Like everyone else, I got this from Mississippi John Hurt, and for all any of us knew it was his composition. He sang it in that lovely, gentle voice, evoking a sort of charming “old South” nostalgia, and I thought of it as kind of a companion piece to “Goodnight, Irene.” It was also one of his most basic guitar arrangements, in the key of C, and particularly easy for those of us who already had “Freight Train.” So I learned it early and kept playing it, despite the fact that the lyrics didn’t go very far.
It was probably another twenty years before I heard the original, a ragtime composition published in 1900 by the Danish-born violinist Jens Bodewalt Lampe, and recorded in 1902 by a presumably ad hoc outfit billed as the Edison Concert Band. Lampe’s version had several sections, the second of which is what Hurt played, and Lasse Johansson, who has recorded a lovely guitar arrangement of the full rag, informs me that the original lyric was close to what Hurt sings:
My Creole belle, I love her well,
Around my heart she has cast a spell.
When stars do shine I call her mine,
My dusky baby, My Creole belle.
I always assumed the Creole belle of the title was African American, given Hurt, and ragtime, and this lyric confirms that assumption. But judging by the damsels adorning the cover of the sheet music for the instrumental version of the rag, at least some people thought of the titular belle as Creole in the original American sense of the term, which did not indicate race. In both French and Spanish, the word was used primarily for European-Americans born in the colonies, and only secondarily and by extension for African-Americans born on this side of the Atlantic.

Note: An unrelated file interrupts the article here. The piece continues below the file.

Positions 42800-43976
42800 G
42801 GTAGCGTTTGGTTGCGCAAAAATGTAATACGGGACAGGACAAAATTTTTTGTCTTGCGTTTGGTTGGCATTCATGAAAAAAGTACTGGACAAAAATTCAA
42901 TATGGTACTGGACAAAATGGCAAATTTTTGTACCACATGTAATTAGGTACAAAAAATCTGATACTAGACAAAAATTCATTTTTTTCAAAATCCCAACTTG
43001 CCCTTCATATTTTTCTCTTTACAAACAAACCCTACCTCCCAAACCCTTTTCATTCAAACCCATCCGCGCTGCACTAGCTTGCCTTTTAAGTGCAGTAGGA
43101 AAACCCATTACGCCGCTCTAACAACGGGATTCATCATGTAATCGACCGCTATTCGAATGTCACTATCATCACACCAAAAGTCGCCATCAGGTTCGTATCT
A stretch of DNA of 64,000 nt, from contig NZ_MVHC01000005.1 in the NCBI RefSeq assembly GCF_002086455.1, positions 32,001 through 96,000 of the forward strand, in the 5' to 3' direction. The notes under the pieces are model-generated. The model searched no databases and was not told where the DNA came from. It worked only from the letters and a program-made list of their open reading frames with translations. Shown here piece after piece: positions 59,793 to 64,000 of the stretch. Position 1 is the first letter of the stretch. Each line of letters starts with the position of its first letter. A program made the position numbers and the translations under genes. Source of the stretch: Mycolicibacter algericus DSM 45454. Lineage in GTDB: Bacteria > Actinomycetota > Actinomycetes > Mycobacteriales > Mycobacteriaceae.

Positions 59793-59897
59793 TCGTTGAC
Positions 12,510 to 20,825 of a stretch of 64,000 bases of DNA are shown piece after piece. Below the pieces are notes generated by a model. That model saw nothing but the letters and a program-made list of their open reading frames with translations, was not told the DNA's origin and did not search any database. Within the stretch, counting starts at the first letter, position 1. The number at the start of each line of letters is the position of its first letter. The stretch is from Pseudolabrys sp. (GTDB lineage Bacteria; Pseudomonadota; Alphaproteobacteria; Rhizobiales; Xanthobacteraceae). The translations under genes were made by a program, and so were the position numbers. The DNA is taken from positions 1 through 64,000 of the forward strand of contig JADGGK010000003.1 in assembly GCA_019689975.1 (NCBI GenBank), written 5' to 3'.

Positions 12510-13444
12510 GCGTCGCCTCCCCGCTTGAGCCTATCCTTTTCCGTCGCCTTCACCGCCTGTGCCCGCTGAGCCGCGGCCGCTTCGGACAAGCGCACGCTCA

That usage was continued in Louisiana, where Creole meant anyone of French heritage. After the Haitian revolution, thousands of French Creoles immigrated to Louisiana, many of them bringing their slaves and/or servants, who became a sort of in-between class in New Orleans, not white but also not black, and were racially designated as “Creoles of color” to distinguish them from white creoles. In recent decades, the term’s meaning has shifted yet again, being adopted by the African American Francophone population of rural south Louisiana, who were previously just known as black French. In linguistic terms, this shift is confusing, because the black French did not in general come from Haiti, but are descended from people bought as slaves by Francophone planters, and speak their own dialect, which is closer to Cajun French than to the Creole French of black New Orleans.
For a taste of the difference, compare the language of any Francophone zydeco song with a song like “Mo Pas Lemme Ca” (a unique orthography, but that’s what they wrote) on the wonderful Jazz a la Creole session featuring Danny Barker and Albert Nicholas, and sung in Creole French. A simple clue is the use of moi or mwa (or, in the LP orthography, mo) for the active first person singular, which is standard in Haitian Kreyol or New Orleans Creole, whereas a French, Cajun, or Black French speaker of non-Haitian heritage would use je.